Britain’s Old Bank
BENJ GALLANDER, BEN STADELMANN, and PHILIP MACKELLAR
As our regular readers know, we made big bets on a pack of financial stocks in the wake of the credit crisis with the emphasis on buying institutions that had not only the wherewithal to survive, but with hefty upsides.
Some, such as Bank of America, were in the much maligned category of “too big to fail.” Others — such as Bank of Commerce Holdings — were small, well-run regional banks that could absorb non-lethal losses and bounce back relatively quickly.
All of these early picks had huge gains. With some profits crystallized and others moving closer to being realized, Ben decided it was a good time to review potential opportunities to recycle capital into banks that were still worth buying.
If they are still trading at a bargain price nearly a decade after the debacle, it stands to reason that these are institutions that managed to hang on by their teeth and are still limping along.
Or they might still be cheap because of negative sentiment associated with a new macro problem. London-based Lloyds Banking Group, which also trades on the NYSE as an American depositary receipt, ticks both of these boxes.
Not to be confused with Lloyd’s of London, which is synonymous with insurance, Lloyds Bank also has an extended history, established in 1765. Talk about a long track record! After successfully becoming one of Britain’s largest banks with the acquisition of Trustee Savings Bank in 1995, Lloyds met with disaster when it attempted to swallow HBOS in 2009.
As with Bank of America’s ill-considered purchase of Countrywide around the same time, Lloyds badly underestimated just how severe a downturn might be and the size of the liability it had taken on. A complete implosion was narrowly averted with the mother of all bailouts and British government taking a 43.4 percent stake.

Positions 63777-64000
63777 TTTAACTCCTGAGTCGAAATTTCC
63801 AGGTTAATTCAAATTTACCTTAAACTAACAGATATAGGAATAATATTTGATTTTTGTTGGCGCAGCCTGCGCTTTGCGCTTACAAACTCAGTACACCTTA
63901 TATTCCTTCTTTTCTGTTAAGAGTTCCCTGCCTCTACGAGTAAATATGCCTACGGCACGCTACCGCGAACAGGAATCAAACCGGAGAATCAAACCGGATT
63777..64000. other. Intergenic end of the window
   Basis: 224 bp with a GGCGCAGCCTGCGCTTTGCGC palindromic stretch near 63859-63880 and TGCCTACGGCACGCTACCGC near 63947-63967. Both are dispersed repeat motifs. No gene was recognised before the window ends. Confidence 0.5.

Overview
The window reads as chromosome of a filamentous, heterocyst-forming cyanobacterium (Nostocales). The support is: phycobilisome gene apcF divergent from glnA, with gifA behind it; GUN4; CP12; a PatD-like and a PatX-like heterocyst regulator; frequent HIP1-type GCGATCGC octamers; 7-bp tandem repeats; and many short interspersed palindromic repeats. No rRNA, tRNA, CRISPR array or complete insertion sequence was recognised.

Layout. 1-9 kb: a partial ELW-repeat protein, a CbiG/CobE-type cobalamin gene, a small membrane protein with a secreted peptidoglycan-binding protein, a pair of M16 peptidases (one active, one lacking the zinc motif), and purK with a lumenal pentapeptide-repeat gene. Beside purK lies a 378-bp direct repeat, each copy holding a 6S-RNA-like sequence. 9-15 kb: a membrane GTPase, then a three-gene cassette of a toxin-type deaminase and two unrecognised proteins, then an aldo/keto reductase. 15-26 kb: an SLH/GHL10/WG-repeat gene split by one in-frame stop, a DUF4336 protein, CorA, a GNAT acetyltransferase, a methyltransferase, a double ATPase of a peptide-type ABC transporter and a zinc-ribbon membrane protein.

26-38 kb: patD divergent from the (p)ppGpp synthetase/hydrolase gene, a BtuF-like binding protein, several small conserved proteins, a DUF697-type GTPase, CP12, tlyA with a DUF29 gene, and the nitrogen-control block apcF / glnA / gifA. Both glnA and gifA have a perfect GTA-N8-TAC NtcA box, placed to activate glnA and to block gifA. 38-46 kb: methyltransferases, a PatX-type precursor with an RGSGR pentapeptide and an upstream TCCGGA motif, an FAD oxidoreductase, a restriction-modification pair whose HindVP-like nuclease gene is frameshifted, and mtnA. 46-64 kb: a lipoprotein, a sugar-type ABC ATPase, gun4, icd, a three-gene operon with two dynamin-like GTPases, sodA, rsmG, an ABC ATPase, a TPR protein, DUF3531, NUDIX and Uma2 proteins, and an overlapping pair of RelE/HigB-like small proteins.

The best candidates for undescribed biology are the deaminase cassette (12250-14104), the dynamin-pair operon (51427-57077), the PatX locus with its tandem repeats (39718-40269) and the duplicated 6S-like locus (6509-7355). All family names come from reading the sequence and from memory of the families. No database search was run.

The recovery has been slow and torturous, but after years of restructuring and withering fines for an insurance product scandal, the bank’s profit is accelerating sharply. The dividend was reintroduced in 2015 and a special payout of £2.2 billion ($3.9 billion) was announced in the most recent quarter.
Keeping a lid on the stock price has been the relentless selling of billions of shares by the government. It has now recovered all £20.3 billion from the bailout, and holds just less than 2 percent.
The other major negative factor is uncertainty surrounding Brexit. A time frame of April, 2019, has been put forward for completing the withdrawal, but negotiations have barely started and the financial services sector is just one of a plethora of issues to hammer out.
Those who reckon they have a clue how this will unravel would be wise to consider that predictions by most well informed "experts" on how the British economy would perform postreferendum have been dead wrong.
Lloyds is mitigating this risk by augmenting its presence in Berlin and plans to apply to have that branch turned into a subsidiary, which would become the hub of future European operations. How many jobs will be exported to the continent will depend on the shape of post-Brexit trade deals.
The situation has similarities to the difficult negotiations between the European Union and Greece: lots of posturing and threats, but in the end the sides muddle along with a series of baby steps toward a new normal.
This happens at a pace and with a scale that allows large corporations to adapt without too onerous a hit to the bottom line.
Ben liked the way Lloyds' prospects were shaping well enough to initiate a position last December at US$3.11. With fundamentals such as capital ratios and net interest margin continuing to improve, and selling by the government drawing to a close, he is looking to add to his position on share price weakness.